FIG. 9 shows a third embodiment of the present invention, a staple 30 combined with a buttress 68. Staple 30 may be made of the same absorbable metal and have the same physical dimensions as staple 10 of FIG. 4. Driver 40 pushes staple 30 out of cartridge 44, and first and second tips, 35 and 37, penetrate buttress 68, first tissue layer 70, second tissue layer 72, and strike against anvil pocket 42 of anvil 46. FIG. 10 shows staple 30 in a formed configuration, a “B-shape” that tightly clinches together first and second tissue layers, 70 and 72, and buttress 68. Crown 32 of staple 30 tightly abuts buttress 68, forming an interface 43. Buttress 68 may be a sheet of material removably attached to the tissue-contacting surface of cartridge 44 with a biocompatible adhesive or by an equivalent method, thus covering the plurality of staple pockets in the cartridge and helping to retain the staples prior to deploying the staples into tissue. When the plurality of staples is deployed into tissue, attaching buttress 68 to first tissue layer 70, buttress 68 easily detaches from cartridge 44 as the stapling device holding cartridge 44 is pulled away from the tissue. Buttress 68 may be made of any one of several different materials, depending on the type and speed of corrosion desired. For example, buttress 68 may be made from an absorbable material such as Vicryl (Ethicon, Inc., Somerville, N.J.), which has been soaked in a saline solution and dried prior to assembly with cartridge 44. The sodium chloride film remaining on the material promotes corrosion of staple 30 when implanted in moist tissue, especially on the buttress side of the tissue, so that crown 32 corrodes preferentially. Buttress 68 may also be made of a relatively unabsorbable material, such as a fabric made with a natural or synthetic fiber, wherein the unabsorbable material also contains a substance that promotes or inhibits corrosion of metal in an aqueous environment. Buttress 68 may also be made of a paper containing the corrosion promoting or inhibiting substance, which becomes active only when implanted into tissue. The paper may also act as a desiccant during the storage of the cartridge and staples in a moisture impermeable package, in order to prevent corrosion of the staples during the shelf life of the product. Buttress 68 may also be made of a biological material such as bovine pericardium, which again has been treated with a corrosion promoting or inhibiting agent. Buttress 68 may also contain a material that is cathodic to the material of staple 30. If staple 30 is made of pure iron or carbon steel, buttress 68 may be a polymeric film laminated or coated with a thin layer of gold, tantalum, titanium, or carbon. When staple 30 is implanted into tissue so that buttress 68 is in contact with crown 32, staple 30 is anodic with respect to buttress 68. Interface 43 of staple 30 becomes a preferential corrosion zone comprising a plurality of localized anodic regions and interfaces that would corrode first. Within several days, staple 30 would fragment as shown in FIG. 11, providing the same clinical benefits as described for the previous embodiments. Depending on material selection, buttress 68 may remain permanently in the tissue, either intact or fragmented, or may disintegrate and become absorbed by the body after functioning to provide a preferential corrosion zone at interface 43 of staple 30. Buttress 68 also provides an additional function, as the name implies, of reinforcing the staple line or circle with a layer of tough material to back the soft tissue layers. A buttress material may be used with a surgical stapler to improve hemostasis and healing at the wound site.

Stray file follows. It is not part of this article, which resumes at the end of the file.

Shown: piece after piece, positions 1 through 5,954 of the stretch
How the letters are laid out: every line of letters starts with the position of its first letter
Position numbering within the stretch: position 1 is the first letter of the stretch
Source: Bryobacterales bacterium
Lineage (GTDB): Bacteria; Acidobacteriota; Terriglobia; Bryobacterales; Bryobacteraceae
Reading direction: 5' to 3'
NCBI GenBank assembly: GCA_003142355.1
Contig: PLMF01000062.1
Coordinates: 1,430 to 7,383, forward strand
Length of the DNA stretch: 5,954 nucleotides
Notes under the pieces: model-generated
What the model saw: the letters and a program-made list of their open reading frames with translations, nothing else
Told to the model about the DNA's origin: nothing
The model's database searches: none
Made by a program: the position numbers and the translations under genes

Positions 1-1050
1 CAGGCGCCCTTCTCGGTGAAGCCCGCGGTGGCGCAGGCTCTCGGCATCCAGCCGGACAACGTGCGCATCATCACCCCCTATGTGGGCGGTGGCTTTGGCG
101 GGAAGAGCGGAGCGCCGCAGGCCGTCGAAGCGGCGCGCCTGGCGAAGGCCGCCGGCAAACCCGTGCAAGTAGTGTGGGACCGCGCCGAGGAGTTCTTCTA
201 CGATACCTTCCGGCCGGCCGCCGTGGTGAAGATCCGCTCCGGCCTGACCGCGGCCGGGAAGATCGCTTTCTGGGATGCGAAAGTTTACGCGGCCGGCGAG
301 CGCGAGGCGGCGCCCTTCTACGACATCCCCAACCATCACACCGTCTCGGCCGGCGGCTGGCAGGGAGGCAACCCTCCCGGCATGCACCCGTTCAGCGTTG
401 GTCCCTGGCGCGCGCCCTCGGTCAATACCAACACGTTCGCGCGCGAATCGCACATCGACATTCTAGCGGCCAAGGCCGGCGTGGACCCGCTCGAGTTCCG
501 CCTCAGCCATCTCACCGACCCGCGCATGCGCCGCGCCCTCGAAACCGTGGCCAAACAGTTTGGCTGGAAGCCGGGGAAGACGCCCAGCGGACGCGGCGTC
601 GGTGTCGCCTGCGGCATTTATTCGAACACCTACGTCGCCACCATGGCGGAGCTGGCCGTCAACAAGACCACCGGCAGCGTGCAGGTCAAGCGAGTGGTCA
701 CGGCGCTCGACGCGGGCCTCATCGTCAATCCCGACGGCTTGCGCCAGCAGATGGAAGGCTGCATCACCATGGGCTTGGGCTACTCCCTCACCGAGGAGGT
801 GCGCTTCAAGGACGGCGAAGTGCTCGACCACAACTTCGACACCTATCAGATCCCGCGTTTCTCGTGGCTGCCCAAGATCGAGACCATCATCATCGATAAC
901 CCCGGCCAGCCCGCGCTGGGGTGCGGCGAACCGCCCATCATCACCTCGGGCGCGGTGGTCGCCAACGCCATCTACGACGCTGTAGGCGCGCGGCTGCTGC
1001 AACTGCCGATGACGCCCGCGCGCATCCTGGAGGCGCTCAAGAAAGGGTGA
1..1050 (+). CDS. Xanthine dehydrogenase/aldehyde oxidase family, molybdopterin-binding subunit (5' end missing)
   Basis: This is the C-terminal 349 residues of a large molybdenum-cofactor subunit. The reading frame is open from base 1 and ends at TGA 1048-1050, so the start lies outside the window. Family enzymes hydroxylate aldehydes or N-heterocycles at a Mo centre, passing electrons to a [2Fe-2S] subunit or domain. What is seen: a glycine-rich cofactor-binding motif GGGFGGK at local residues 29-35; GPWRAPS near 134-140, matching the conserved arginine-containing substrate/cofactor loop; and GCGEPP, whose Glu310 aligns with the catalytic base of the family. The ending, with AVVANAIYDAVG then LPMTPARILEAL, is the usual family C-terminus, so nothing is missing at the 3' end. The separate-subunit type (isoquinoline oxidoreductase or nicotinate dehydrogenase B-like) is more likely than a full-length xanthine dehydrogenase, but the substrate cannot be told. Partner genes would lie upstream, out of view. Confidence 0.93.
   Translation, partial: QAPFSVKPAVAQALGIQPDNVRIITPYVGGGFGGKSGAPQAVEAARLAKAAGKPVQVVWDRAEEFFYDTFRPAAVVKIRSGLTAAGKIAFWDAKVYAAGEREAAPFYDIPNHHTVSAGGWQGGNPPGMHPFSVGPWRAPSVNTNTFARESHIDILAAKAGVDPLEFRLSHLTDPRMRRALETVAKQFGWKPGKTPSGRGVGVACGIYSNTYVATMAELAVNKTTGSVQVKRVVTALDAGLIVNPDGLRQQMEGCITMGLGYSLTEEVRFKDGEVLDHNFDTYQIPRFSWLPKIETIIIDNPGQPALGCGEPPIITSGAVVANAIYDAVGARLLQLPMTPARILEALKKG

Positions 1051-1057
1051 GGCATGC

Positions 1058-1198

FIG. 12 shows a fourth embodiment of the present invention, a staple 50 that is completely covered with a coating 57. Coating 57 may be made of any one of the same materials described for staple 20 of FIG. 7, but preferably is made of a material that either is brittle and tends to crack easily when flexed, or is easily removable by frictional contact with anvil pocket 42 of anvil 46 during formation of staple 50 into a formed configuration. Parylene is particularly suited for coating 57 because it is biocompatible, brittle, and may easily be applied to a desired thickness onto surgical staples by vapor deposition. Parylene also is an excellent electrical insulator and provides a benefit of allowing the implanted staple line or circle to be compatible with electrosurgical instruments. For example, if a physician touches the active tip of a monopolar, electrosurgical instrument to a non-insulated, metallic object (such as a conventional surgical staple) in the body, the energy of the instrument may be redirected to an area of the tissue that the physician does not intend to treat.